MiRo, by Sebastian Conran Associates, is marketed as a “biomimetic companion robot”. Modelled on a dog – albeit a dog that will transmit news of any problems in the home to a hub, remind you to take your medicine, and remind you of your visitors’ names – MiRo was met with derision recently by the Guardian. They scoffed ‘What visitors? If you had any, you wouldn’t need a robot.’ The designers have modelled MiRo on animals, ‘from their senses and decision-making processes, all the way through to their bodies and behaviours’. The robot also claims to be self-assembly and comes with instructions. With a ‘low cost fully programmable autonomous platform the companion robot is has six senses, eight degrees of freedom, an innovative brain-inspired operating system and a simulation software package’. The MiRo seems nifty and useful, just as long as it avoids becoming a trip hazard.
- Asus Zenbo
Zenbo is a new robot friend aimed at seniors and kids. It is described as a smart home manager, security guard, hands-free kitchen assistant, and family photographer. The video markets it as fitting into the family as somewhat a remote carer and childminder in one – reading stories to your children and following you around reminding you, like a tiny, wide-eyed, benevolent secretary, of the appointments you’ve forgotten. Zenbo provides recipe recommendations and similar services in response to voice queries. Users can also use Zenbo to buy goods online by logging into accounts and inputting passwords with their voice, and take photos like an autonomous selfie stick. Asus can also recognise your older relative falling over, take a photo of it and send it to you. This might be useful in a worst-case scenarios. The device will cost $599 when it becomes available.
- Geminoid Robot
This life-like robot showed up at the World Robot Exhibition in Beijing earlier this year. Named Android Geminoid F, the robot already has fans, with some even describing her as ‘sexy’ (I can personally think of a few more accurate words!)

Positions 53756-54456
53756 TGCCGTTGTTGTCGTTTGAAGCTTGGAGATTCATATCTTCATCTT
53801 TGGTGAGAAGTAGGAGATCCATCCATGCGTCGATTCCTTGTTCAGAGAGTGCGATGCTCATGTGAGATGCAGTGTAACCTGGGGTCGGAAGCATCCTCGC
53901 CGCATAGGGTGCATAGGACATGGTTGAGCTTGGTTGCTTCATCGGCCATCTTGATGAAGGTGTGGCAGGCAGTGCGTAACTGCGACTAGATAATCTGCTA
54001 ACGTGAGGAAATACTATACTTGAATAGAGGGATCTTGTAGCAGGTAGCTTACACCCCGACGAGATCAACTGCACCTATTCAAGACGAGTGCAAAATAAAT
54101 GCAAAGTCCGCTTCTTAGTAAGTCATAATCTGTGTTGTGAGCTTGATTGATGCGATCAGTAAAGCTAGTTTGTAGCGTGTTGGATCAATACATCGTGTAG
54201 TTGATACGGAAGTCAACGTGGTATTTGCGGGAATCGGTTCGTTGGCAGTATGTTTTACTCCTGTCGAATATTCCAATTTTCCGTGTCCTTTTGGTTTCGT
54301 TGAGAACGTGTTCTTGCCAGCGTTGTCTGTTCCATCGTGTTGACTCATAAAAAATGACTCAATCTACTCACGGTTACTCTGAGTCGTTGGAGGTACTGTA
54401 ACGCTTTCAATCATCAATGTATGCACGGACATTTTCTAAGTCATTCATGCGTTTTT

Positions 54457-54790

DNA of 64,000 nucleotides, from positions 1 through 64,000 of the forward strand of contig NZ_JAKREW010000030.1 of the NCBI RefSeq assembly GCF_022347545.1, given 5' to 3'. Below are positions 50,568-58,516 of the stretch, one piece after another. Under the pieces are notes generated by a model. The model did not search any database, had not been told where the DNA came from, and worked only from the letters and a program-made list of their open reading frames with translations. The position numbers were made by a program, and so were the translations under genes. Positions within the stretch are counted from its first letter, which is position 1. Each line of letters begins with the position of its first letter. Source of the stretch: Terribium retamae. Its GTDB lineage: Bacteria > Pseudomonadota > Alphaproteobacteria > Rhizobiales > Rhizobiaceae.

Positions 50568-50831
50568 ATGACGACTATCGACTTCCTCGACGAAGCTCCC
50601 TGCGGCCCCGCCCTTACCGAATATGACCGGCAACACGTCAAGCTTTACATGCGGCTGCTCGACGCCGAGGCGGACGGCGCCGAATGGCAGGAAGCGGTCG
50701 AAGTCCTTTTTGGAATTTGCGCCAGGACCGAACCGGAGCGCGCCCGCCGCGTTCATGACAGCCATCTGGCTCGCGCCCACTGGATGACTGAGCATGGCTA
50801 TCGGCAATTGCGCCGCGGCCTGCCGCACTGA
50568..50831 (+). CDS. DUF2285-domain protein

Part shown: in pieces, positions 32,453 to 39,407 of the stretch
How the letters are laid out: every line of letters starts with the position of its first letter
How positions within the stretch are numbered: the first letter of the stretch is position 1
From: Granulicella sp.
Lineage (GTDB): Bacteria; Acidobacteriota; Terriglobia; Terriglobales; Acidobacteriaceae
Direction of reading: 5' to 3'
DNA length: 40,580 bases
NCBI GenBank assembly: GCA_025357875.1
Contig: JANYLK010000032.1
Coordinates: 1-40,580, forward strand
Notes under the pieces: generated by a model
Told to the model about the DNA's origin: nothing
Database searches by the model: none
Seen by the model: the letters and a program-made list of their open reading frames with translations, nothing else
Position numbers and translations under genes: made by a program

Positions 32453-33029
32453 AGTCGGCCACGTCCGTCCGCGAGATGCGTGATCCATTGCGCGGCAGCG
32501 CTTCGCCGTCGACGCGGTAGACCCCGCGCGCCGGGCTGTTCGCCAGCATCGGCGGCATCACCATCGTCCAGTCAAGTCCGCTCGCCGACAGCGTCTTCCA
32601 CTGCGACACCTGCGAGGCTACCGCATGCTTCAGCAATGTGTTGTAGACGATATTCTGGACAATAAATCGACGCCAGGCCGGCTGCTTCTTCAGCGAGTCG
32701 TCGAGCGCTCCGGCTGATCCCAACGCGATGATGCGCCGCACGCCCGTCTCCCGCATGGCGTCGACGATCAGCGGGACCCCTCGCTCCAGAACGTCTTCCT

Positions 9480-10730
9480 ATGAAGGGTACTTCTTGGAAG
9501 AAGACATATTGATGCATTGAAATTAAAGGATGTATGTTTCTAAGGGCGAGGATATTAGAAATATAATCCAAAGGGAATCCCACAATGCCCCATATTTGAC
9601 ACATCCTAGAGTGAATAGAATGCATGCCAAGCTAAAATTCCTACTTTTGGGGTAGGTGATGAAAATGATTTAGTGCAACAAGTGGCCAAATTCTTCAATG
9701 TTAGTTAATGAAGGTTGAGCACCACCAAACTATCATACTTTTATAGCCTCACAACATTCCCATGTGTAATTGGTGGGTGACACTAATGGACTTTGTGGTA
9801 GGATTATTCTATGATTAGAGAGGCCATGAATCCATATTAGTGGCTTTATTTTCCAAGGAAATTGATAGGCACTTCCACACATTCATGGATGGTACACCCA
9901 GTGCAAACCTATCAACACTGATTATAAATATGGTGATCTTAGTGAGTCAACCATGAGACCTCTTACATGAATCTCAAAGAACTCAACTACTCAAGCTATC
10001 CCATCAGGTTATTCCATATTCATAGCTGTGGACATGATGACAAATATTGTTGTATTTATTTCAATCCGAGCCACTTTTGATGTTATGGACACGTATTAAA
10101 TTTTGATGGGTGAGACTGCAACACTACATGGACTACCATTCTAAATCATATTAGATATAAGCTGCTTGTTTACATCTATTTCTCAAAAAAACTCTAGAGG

Geminoid is designed act like a human with rubber ‘skin’ and a woman’s face – but can’t walk and has to be wheeled around. The robot was created by Hiroshi Ishiguro Laboratory at Osaka University who plan on creating a better model in the future. The robot can smile, furrow her brows and move her mouth. It can also talk and sing – playing recordings, or ‘mouthing’ other people’s voices. She is equipped with motorised actuators, powered by air pressure, which allow her to ‘copy’ human facial expressions. The current version of Geminoid F costs $108,600 (£72,000).
Hoping to bring new help to people with dementia, the activPAL tracker, which is strapped to the bottom of the leg, measures all movement from side to side, up and down, and backwards and forwards. It sends the information back to a computer which analyses it to provide details about how long a patient spends sitting, how active they are, when they eat, whether they are going to bed at the right time and how many times they get up in the night. The movement can give dementia patients and their carers details about their lives, which they can use to monitor their health. Dr Chris Pickford, of the University of Salford, said the technology could provide unique insights into patients’ conditions and help spot problems before they become serious.
We wrote a post about this earlier this year when one of our project leads Jobeda Ali went to the launch of the LEA. The Lean Elderly Assistant robot (LEA) pretty much looks like a stroller with an iPad stuck on top. LEA helps with walking and transferring, however it is also disguising hundreds of extremely useful functions, sensors and programmes that are continuously being refined. For example, it can remind you to take your medicine or physically help with exercising. It does not ‘feel’ to most users and the public like a robot.
Not technically a robot, but we would be remit if we didn’t mention an app which has been doing well this year. SAM, co-designed by CHIRON’s own Praminda Caleb-Solly is a free self-help app for anxiety. It has been downloaded by over 500,000 users from more than 100 countries since its launch in July 2013. It has been in the top 100 health and fitness apps in 85 countries and received thousands of positive reviews. The SAM app helps users to cope and deal with common symptoms associated with mild to moderate anxiety. It enables users to monitor their anxiety levels and visualise an anxiety profile over time, also to discover and apply self-help techniques via multimedia mini-games.